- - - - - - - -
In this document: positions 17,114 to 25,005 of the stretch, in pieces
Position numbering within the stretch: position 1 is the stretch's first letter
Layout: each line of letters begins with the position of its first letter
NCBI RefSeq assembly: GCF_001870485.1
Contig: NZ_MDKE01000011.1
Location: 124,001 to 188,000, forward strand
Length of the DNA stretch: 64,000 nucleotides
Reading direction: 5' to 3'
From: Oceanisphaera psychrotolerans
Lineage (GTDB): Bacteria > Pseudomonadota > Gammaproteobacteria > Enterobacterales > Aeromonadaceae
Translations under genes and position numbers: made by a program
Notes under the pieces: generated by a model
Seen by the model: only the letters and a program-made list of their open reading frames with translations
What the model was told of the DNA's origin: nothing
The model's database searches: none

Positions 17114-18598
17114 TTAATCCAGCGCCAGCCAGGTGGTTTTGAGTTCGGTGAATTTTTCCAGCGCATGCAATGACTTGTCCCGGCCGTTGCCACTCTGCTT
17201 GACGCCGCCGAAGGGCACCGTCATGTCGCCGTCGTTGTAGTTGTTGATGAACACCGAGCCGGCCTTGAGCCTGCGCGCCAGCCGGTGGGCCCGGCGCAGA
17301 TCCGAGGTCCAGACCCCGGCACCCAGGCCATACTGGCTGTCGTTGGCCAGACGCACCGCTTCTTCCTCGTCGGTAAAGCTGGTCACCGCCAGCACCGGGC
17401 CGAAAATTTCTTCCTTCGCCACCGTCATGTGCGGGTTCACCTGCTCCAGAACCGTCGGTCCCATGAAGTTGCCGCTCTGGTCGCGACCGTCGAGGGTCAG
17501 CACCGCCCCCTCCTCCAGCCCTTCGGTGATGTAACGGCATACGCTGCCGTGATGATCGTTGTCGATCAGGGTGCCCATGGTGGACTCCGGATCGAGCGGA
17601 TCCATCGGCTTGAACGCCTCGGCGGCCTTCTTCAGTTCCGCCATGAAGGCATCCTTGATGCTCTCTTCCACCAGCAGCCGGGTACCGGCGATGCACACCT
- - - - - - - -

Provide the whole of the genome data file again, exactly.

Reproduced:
In this document: positions 17,114 to 25,005 of the stretch, in pieces
Position numbering within the stretch: position 1 is the stretch's first letter
Layout: each line of letters begins with the position of its first letter
NCBI RefSeq assembly: GCF_001870485.1
Contig: NZ_MDKE01000011.1
Location: 124,001 to 188,000, forward strand
Length of the DNA stretch: 64,000 nucleotides
Reading direction: 5' to 3'
From: Oceanisphaera psychrotolerans
Lineage (GTDB): Bacteria > Pseudomonadota > Gammaproteobacteria > Enterobacterales > Aeromonadaceae
Translations under genes and position numbers: made by a program
Notes under the pieces: generated by a model
Seen by the model: only the letters and a program-made list of their open reading frames with translations
What the model was told of the DNA's origin: nothing
The model's database searches: none

Positions 17114-18598
17114 TTAATCCAGCGCCAGCCAGGTGGTTTTGAGTTCGGTGAATTTTTCCAGCGCATGCAATGACTTGTCCCGGCCGTTGCCACTCTGCTT
17201 GACGCCGCCGAAGGGCACCGTCATGTCGCCGTCGTTGTAGTTGTTGATGAACACCGAGCCGGCCTTGAGCCTGCGCGCCAGCCGGTGGGCCCGGCGCAGA
17301 TCCGAGGTCCAGACCCCGGCACCCAGGCCATACTGGCTGTCGTTGGCCAGACGCACCGCTTCTTCCTCGTCGGTAAAGCTGGTCACCGCCAGCACCGGGC
17401 CGAAAATTTCTTCCTTCGCCACCGTCATGTGCGGGTTCACCTGCTCCAGAACCGTCGGTCCCATGAAGTTGCCGCTCTGGTCGCGACCGTCGAGGGTCAG
17501 CACCGCCCCCTCCTCCAGCCCTTCGGTGATGTAACGGCATACGCTGCCGTGATGATCGTTGTCGATCAGGGTGCCCATGGTGGACTCCGGATCGAGCGGA
17601 TCCATCGGCTTGAACGCCTCGGCGGCCTTCTTCAGTTCCGCCATGAAGGCATCCTTGATGCTCTCTTCCACCAGCAGCCGGGTACCGGCGATGCACACCT